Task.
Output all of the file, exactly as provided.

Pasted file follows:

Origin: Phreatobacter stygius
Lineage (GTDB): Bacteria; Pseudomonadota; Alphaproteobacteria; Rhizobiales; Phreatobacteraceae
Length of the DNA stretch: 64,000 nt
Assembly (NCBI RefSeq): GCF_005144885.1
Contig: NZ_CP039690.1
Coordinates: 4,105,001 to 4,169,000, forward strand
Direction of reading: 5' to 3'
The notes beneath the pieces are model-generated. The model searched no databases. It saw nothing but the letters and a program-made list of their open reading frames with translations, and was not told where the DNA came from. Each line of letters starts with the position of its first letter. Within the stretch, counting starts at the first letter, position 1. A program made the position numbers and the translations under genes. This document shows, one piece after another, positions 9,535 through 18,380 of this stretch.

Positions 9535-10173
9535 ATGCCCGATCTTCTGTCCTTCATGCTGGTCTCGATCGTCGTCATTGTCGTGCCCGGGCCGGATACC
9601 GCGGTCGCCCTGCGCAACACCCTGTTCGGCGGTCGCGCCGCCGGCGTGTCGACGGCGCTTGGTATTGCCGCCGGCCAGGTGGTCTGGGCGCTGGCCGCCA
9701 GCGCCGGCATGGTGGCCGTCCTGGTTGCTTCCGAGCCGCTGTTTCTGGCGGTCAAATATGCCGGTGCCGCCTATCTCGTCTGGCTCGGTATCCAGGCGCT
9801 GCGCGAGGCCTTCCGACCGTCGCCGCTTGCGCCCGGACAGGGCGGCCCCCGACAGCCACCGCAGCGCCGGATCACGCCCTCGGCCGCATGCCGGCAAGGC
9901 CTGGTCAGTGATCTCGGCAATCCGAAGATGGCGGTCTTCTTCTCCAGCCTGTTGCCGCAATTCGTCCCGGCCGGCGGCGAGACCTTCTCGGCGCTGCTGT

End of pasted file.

Origin: Phreatobacter stygius
Lineage (GTDB): Bacteria; Pseudomonadota; Alphaproteobacteria; Rhizobiales; Phreatobacteraceae
Length of the DNA stretch: 64,000 nt
Assembly (NCBI RefSeq): GCF_005144885.1
Contig: NZ_CP039690.1
Coordinates: 4,105,001 to 4,169,000, forward strand
Direction of reading: 5' to 3'
The notes beneath the pieces are model-generated. The model searched no databases. It saw nothing but the letters and a program-made list of their open reading frames with translations, and was not told where the DNA came from. Each line of letters starts with the position of its first letter. Within the stretch, counting starts at the first letter, position 1. A program made the position numbers and the translations under genes. This document shows, one piece after another, positions 9,535 through 18,380 of this stretch.

Positions 9535-10173
9535 ATGCCCGATCTTCTGTCCTTCATGCTGGTCTCGATCGTCGTCATTGTCGTGCCCGGGCCGGATACC
9601 GCGGTCGCCCTGCGCAACACCCTGTTCGGCGGTCGCGCCGCCGGCGTGTCGACGGCGCTTGGTATTGCCGCCGGCCAGGTGGTCTGGGCGCTGGCCGCCA
9701 GCGCCGGCATGGTGGCCGTCCTGGTTGCTTCCGAGCCGCTGTTTCTGGCGGTCAAATATGCCGGTGCCGCCTATCTCGTCTGGCTCGGTATCCAGGCGCT
9801 GCGCGAGGCCTTCCGACCGTCGCCGCTTGCGCCCGGACAGGGCGGCCCCCGACAGCCACCGCAGCGCCGGATCACGCCCTCGGCCGCATGCCGGCAAGGC
9901 CTGGTCAGTGATCTCGGCAATCCGAAGATGGCGGTCTTCTTCTCCAGCCTGTTGCCGCAATTCGTCCCGGCCGGCGGCGAGACCTTCTCGGCGCTGCTGT